“I think there are a lot of people who have known for a long time that Bill has issues. And there are people who have a revenge motive,” Park said. “And I think there are people who want to take out the trash. There are people with financial motives who have something to gain by other people’s campaigns.”
Park is based in the Sacramento metropolitan area selling insurance. He says he writes his blog as a side gig, bringing in revenue from advertisements and, at times, political campaigns that pay him to write certain content.
“I was not paid by anybody to write this. I have not been offered anything to write this; this is purely an activist effort,” Park said.
The incident has since been reported on by the Orange County Register, Voice of OC, the Los Angeles Times and the Sacramento Bee.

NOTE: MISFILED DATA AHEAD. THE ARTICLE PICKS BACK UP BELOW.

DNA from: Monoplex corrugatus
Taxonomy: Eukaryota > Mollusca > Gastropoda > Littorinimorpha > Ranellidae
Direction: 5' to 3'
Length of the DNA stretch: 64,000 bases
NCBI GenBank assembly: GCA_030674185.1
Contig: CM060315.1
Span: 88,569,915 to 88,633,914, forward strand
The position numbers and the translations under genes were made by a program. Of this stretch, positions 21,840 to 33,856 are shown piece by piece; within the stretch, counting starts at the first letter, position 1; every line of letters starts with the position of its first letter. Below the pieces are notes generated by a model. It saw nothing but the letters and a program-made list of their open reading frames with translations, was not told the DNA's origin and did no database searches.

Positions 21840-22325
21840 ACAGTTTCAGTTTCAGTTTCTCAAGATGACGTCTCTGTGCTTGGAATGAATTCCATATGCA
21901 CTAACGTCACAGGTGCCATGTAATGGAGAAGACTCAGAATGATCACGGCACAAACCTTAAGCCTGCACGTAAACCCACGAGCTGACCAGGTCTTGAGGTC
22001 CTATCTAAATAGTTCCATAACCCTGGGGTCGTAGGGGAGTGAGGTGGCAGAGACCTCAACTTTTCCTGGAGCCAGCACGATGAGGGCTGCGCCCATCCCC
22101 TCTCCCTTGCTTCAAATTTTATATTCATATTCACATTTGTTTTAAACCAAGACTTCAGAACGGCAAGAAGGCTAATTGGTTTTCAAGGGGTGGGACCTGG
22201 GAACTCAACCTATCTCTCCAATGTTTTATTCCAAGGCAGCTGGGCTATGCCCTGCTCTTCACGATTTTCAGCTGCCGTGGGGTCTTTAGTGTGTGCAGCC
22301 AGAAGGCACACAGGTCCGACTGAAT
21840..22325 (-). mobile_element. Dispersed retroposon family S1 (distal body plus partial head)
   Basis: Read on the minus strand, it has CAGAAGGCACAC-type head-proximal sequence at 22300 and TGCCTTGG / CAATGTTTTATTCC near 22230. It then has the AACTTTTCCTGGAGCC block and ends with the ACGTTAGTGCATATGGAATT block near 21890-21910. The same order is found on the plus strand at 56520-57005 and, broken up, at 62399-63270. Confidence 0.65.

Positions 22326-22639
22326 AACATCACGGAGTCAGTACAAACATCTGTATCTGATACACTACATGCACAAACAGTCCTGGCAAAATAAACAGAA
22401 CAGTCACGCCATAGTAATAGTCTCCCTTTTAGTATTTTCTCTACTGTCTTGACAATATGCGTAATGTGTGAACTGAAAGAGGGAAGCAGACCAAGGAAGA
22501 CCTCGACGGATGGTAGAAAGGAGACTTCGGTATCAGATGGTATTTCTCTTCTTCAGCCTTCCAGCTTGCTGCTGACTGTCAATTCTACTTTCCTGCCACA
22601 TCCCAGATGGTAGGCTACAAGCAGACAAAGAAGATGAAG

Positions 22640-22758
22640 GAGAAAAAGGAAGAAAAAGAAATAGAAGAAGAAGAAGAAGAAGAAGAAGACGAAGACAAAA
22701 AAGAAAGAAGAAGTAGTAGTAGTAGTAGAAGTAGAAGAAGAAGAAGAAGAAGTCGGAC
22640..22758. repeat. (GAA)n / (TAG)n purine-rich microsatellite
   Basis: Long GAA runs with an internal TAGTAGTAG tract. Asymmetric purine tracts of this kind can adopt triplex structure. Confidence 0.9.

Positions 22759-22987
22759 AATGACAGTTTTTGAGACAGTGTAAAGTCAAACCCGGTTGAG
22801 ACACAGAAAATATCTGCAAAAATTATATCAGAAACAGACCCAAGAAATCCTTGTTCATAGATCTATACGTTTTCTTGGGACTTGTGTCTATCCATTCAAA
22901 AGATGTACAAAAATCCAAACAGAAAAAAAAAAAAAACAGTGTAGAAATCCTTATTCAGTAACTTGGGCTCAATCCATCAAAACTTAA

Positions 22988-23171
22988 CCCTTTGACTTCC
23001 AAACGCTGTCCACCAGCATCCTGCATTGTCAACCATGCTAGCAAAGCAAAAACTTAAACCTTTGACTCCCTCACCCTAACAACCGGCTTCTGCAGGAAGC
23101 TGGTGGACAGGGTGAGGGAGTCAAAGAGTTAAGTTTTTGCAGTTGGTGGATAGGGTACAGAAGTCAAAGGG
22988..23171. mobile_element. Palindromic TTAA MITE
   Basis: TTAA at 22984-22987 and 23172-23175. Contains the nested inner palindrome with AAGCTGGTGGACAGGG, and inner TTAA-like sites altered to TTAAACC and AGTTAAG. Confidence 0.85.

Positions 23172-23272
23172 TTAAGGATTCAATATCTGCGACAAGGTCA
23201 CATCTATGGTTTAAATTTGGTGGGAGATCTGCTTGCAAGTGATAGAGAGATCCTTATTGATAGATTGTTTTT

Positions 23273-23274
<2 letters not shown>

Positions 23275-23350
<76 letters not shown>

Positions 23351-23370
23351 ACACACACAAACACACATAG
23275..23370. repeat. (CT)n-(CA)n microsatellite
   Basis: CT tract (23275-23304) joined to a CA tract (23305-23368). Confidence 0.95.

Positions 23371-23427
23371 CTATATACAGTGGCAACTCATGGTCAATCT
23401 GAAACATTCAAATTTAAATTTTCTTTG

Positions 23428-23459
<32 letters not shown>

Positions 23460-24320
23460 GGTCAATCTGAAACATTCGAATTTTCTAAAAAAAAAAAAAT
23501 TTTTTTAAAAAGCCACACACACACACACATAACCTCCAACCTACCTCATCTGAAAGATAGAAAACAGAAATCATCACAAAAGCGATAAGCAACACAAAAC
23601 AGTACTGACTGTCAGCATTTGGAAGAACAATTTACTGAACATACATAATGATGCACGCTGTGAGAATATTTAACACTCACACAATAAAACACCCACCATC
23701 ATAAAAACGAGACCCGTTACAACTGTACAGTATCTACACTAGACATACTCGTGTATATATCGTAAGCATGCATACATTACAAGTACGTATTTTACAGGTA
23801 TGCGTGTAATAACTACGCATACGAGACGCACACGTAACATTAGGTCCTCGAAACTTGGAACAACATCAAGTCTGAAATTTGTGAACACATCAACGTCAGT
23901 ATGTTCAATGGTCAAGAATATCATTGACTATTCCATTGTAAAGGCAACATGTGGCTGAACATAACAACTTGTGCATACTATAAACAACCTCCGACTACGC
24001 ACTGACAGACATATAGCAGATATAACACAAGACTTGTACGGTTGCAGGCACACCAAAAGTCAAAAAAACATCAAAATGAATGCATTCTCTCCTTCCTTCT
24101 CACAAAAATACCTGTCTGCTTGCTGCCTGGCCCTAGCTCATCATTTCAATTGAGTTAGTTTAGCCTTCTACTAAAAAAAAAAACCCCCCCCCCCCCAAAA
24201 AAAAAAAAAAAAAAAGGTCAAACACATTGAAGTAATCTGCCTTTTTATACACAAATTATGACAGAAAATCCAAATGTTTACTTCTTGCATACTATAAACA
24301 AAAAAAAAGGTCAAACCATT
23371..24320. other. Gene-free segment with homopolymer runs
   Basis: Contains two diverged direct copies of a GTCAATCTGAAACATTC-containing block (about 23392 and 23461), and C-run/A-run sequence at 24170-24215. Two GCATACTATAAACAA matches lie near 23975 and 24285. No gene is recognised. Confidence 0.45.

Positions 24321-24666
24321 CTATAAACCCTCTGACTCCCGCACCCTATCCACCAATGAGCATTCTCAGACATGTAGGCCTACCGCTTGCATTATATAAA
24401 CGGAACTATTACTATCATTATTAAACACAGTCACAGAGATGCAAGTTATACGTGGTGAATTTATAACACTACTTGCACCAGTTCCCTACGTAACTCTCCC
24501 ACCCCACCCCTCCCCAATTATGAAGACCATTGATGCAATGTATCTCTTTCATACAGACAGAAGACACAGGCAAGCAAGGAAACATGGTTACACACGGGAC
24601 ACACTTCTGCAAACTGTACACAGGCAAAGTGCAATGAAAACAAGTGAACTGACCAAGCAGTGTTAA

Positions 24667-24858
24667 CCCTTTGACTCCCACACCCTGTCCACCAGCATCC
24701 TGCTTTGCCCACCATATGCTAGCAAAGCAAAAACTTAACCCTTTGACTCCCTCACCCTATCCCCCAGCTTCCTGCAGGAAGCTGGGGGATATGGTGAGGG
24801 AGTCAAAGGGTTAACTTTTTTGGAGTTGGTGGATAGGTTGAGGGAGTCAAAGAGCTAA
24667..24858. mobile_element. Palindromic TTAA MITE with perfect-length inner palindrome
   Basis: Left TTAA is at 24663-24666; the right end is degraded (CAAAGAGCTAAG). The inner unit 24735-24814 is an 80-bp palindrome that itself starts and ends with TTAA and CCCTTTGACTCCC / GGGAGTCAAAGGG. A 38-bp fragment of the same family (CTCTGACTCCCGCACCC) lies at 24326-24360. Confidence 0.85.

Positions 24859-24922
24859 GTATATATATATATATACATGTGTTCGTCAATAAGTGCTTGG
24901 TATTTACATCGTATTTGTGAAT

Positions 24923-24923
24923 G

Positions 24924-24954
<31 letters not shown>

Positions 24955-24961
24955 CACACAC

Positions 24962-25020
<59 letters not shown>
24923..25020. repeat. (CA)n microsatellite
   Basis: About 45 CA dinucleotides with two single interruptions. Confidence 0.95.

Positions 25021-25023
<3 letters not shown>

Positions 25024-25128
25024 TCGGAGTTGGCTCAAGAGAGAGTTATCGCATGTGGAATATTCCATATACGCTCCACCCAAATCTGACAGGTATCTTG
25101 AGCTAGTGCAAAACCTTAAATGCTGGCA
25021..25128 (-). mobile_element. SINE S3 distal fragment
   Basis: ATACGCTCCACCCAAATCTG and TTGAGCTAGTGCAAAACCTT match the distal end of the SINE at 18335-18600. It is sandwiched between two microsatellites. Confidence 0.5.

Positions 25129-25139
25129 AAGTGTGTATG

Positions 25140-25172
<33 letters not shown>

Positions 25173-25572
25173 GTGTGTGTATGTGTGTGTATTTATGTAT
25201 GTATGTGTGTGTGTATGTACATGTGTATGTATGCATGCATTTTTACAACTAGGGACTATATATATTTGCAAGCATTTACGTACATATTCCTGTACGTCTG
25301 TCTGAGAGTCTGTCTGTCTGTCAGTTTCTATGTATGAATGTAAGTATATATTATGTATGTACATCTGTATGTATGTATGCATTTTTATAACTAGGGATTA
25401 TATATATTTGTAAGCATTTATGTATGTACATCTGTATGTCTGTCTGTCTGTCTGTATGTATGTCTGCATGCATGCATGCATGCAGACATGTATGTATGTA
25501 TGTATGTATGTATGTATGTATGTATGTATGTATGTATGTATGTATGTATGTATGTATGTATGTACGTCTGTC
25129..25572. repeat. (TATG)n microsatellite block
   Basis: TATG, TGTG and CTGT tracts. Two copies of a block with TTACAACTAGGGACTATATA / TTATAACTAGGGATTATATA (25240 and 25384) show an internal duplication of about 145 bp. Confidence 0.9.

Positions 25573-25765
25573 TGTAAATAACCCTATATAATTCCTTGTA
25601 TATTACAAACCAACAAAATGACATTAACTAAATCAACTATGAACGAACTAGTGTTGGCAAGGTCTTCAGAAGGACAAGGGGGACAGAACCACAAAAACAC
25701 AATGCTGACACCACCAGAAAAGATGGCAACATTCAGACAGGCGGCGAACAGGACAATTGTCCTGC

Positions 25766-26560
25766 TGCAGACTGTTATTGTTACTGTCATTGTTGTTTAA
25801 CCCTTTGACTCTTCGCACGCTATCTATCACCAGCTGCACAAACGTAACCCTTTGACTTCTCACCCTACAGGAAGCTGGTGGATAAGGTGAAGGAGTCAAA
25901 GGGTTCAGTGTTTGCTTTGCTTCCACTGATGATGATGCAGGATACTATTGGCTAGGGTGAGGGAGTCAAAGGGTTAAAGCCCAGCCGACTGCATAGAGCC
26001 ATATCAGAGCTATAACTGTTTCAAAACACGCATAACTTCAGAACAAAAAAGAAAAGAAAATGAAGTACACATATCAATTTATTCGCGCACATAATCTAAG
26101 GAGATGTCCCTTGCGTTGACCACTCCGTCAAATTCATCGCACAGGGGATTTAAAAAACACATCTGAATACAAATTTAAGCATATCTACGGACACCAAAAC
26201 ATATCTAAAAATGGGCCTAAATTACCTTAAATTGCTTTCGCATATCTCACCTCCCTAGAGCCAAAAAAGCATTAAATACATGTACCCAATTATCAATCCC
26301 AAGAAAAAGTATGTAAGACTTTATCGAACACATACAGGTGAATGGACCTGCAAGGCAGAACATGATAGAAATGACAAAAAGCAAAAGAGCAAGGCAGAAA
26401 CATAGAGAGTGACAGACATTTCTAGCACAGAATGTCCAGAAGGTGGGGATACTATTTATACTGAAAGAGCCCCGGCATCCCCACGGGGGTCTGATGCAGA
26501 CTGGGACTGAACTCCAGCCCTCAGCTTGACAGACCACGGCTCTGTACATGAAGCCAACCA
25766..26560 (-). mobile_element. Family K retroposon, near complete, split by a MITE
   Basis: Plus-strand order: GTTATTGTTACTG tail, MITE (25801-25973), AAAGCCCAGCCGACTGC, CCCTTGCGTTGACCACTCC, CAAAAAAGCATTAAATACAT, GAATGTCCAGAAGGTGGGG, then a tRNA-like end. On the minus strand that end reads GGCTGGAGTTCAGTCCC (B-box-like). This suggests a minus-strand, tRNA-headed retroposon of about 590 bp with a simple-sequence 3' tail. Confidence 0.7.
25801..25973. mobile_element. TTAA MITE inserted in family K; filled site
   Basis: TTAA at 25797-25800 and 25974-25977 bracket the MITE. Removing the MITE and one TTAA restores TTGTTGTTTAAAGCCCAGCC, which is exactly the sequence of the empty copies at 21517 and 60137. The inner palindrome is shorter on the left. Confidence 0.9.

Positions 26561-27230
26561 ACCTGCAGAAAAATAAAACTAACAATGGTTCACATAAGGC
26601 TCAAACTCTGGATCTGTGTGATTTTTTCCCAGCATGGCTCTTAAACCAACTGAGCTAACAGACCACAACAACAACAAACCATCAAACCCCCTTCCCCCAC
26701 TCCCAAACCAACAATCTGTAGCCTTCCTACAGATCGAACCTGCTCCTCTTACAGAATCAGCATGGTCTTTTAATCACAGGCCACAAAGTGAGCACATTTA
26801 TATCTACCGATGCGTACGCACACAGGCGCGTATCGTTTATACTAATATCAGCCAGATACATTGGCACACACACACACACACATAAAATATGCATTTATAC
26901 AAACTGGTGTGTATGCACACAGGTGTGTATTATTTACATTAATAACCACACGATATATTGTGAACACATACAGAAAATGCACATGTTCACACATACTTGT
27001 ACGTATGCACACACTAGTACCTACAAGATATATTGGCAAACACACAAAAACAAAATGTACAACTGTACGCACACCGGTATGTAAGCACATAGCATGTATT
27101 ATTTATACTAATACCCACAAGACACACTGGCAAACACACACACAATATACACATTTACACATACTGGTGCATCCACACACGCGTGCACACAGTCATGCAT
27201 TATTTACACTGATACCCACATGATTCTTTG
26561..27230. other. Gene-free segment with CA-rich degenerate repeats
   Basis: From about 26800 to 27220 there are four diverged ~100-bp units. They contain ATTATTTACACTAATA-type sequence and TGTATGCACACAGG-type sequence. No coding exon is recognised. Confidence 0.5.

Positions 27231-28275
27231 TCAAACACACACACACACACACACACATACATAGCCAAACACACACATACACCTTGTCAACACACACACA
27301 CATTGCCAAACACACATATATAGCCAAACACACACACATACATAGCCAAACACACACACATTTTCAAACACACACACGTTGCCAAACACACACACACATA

The OC Register initially reported that Maria Elena Banks, a Dana Point Arts & Culture Commissioner, came forward about an inappropriate incident with Brough in which he allegedly had put his hand up her skirt in a bar. Banks clarified that did not happen:
“He put his hand on my thigh and asked me if I wanted to go home with him. I said, ‘Bill, you’re married.’ He removed his hand, and that was the end of it,” Banks said.
The OC Register’s online version of the article has since been updated to reflect Banks’ account.
“It’s still intolerable. This kind of treatment against women won’t stand anymore,” Banks said. “I have five granddaughters, and I can’t accept the idea that this is how they will be treated by men.”
Brough denied the incident with Banks ever happened and stated Banks lobbied him earlier this year to be his realtor key contact.